26th January, 2016 0 Comments

They’re Off… Crawling and Walking

posted by: mothercare


And they’re off! Around 9 months old many babies are sitting unsupported and keen to explore the world around them even further. You may have noticed your baby rising up on all fours, lifting their body as if they’re ready to move off and then crumple to the floor at the sheer effort of it all. Don’t worry, this is a typical pre-crawling stage, testing out the component parts that make actual crawling a possibility. They will attempt to crawl when they are ready and not before.

When you think about the coordination involved in crawling you’ll understand why you might be seeing some ‘false starts’; it’s all very well getting into position but moving is another thing completely!

On My Tummy or On My Bottom
Some babies crawl on their tummies and some crawl on their bottoms; both methods are fine and your baby will do what suits them best. Regardless of the method they adopt, it all responds to children’s innate urge to move and discover. Some children never crawl at all.

Developmentally they typically get into their preferred crawling position and then make some experimental movements, this is often accompanied by them making eye contact with a person, place or item that they want. To start off it takes a little while to coordinate hands and feet to move their body weight and holding up the body is hard work so they may well set off somewhere and then flop for a rest.

The Fun of it All
Those first crawling expeditions are wonderful! The discovery that they can move themselves from one place to another is a revelation, often both for baby and parents. Once this skill is mastered, and it often only takes a day or two when they’re ready, it becomes the thing to do and you’ll find yourself in a very different landscape of childcare- this time with a highly mobile person! As with all new skills, it’s the practice that makes it perfect.

Playing games such as letting them see you hiding toys and encouraging them to crawl over to find them are great. They love to be chased or do the chasing and crawling now makes this possible. Chase noisy toys such as the BABY SAFARI CHIME BALL. Walk from one place to another and encourage them to join you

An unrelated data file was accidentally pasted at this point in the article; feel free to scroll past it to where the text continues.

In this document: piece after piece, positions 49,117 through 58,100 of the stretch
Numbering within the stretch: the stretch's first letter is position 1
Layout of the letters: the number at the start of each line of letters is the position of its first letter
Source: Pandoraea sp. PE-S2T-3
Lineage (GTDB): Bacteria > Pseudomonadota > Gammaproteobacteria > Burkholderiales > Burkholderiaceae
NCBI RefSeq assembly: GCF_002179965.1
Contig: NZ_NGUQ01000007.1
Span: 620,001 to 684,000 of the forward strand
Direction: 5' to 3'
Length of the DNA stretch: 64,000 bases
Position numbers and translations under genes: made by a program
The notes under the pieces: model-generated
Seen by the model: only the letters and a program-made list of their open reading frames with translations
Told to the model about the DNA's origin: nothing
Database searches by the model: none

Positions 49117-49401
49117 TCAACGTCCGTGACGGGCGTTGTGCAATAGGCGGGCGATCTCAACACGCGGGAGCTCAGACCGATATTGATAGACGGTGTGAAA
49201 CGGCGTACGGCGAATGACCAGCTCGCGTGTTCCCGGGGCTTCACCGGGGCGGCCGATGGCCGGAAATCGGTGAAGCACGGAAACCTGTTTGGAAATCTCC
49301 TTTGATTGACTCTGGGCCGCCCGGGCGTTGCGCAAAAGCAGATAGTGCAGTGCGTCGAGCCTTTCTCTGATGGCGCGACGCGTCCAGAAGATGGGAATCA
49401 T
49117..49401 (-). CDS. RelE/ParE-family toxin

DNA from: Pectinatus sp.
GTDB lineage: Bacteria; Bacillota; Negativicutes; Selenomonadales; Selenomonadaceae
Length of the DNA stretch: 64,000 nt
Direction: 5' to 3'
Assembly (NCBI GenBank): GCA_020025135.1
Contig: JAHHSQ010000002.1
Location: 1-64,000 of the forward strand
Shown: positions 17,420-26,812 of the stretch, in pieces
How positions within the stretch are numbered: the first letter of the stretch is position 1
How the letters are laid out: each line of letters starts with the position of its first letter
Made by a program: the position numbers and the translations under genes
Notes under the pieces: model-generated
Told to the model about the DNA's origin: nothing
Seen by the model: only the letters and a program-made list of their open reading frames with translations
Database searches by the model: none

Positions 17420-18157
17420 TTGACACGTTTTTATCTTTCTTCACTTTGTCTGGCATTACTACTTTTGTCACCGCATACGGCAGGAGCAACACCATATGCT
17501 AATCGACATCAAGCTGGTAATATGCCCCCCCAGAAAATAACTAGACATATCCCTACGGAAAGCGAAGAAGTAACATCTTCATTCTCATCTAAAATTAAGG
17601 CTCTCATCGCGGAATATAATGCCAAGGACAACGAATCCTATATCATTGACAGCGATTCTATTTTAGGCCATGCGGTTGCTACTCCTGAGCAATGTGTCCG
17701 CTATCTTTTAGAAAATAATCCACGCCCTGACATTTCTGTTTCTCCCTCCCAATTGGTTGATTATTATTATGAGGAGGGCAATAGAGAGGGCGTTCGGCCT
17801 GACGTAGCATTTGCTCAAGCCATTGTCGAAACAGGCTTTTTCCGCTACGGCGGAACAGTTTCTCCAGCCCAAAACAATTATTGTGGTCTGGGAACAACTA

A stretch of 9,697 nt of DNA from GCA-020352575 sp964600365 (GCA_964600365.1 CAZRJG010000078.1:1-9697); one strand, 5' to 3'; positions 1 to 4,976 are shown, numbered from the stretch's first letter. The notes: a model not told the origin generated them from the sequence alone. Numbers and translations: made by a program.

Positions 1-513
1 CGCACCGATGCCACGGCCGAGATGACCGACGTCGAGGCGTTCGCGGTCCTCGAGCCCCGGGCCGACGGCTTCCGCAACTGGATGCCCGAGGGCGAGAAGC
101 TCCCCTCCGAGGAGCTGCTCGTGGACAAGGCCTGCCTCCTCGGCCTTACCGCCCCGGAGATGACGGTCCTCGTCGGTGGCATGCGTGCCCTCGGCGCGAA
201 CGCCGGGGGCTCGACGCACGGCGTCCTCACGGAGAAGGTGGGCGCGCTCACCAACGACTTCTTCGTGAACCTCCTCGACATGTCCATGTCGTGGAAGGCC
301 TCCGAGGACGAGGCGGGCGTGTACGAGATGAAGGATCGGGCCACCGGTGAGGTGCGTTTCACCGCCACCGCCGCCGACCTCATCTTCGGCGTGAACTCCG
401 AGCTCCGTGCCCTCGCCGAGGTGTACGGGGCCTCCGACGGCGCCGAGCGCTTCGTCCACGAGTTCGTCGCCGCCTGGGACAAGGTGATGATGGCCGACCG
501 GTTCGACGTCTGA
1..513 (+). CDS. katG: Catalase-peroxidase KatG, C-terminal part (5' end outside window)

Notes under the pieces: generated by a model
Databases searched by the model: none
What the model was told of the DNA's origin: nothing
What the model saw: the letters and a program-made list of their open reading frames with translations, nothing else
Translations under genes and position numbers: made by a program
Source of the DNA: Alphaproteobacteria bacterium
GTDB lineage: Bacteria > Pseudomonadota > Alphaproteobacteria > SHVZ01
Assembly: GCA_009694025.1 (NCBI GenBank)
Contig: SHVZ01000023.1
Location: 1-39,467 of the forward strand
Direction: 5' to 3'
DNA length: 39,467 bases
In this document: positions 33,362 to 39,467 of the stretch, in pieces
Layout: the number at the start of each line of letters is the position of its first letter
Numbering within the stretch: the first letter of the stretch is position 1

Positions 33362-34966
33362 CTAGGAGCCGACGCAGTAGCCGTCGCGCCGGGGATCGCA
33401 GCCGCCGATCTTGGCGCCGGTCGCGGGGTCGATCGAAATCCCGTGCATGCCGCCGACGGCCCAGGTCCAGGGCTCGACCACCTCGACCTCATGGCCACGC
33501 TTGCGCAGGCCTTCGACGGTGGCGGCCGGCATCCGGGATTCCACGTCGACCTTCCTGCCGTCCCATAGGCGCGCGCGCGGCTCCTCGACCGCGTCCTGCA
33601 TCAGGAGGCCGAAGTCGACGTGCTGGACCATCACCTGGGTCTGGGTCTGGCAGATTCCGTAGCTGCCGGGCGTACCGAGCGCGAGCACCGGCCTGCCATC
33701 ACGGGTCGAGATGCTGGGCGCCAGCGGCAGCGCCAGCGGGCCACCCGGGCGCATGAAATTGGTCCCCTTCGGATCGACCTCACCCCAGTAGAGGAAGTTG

Do you know how old you were when you learnt to walk? Our guess is that it was somewhere between 10 - 20 months. That seems like a very wide age range doesn’t it, but that’s not unusual in any way. As with all other developmental progress, walking is an extremely individual activity.

What it Takes to Walk
Walking is a combination of all the physical and cognitive skills your child has previously mastered and whilst it is a notable milestone in itself, it only happens as a result of what’s taken place before. Think of all their previous achievements as creating the blueprint for this next stage.

When we walk as adults we don’t need to consciously think about it but our young children need to concentrate very hard when they first take those faltering steps. This can be an emotional time too as some young children need to feel very confident and secure before they risk taking a step.

Expect many falls and tumbles during this time and your young child tries to balance, focus, move, coordinate, have spatial awareness, listen and be observant; it’s not easy. Offer a guiding hand when needed.

The First Few Steps
Their first few steps are going to be an absolute voyage of discovery for them and often that first time consists of no more than a couple of juddery leg movements which by chance are collectively called walking. They’ll either topple over or drop to the floor but then stand up and try again. Gradually more steps will be added as they get their balance and they will be able to set their sights on a destination and arrive there by walking.

Be aware that walking will take all their concentration so try not to distract with too many verbal suggestions, enabling them to focus. However, be as encouraging as possible and enjoy this achievement with them. They are likely to be very busy walking and honing this skill at this stage but also tired as physically and cognitively it’s very demanding.

I Can't Stop Walking!
Being able to stop is an entirely different skill altogether and so be prepared that at the start your child may simply drop to the floor and crawl the rest of the way as they near their destination. Avoiding obstacles, turning and walking backwards also comes later!

Toys that react when pushed or moved really appeal to new walkers, for example the LIGHTS AND SOUND WALKER has everything that a child could want and they are able to make it react.

Written by Early Years Specialist Rosemary Albone

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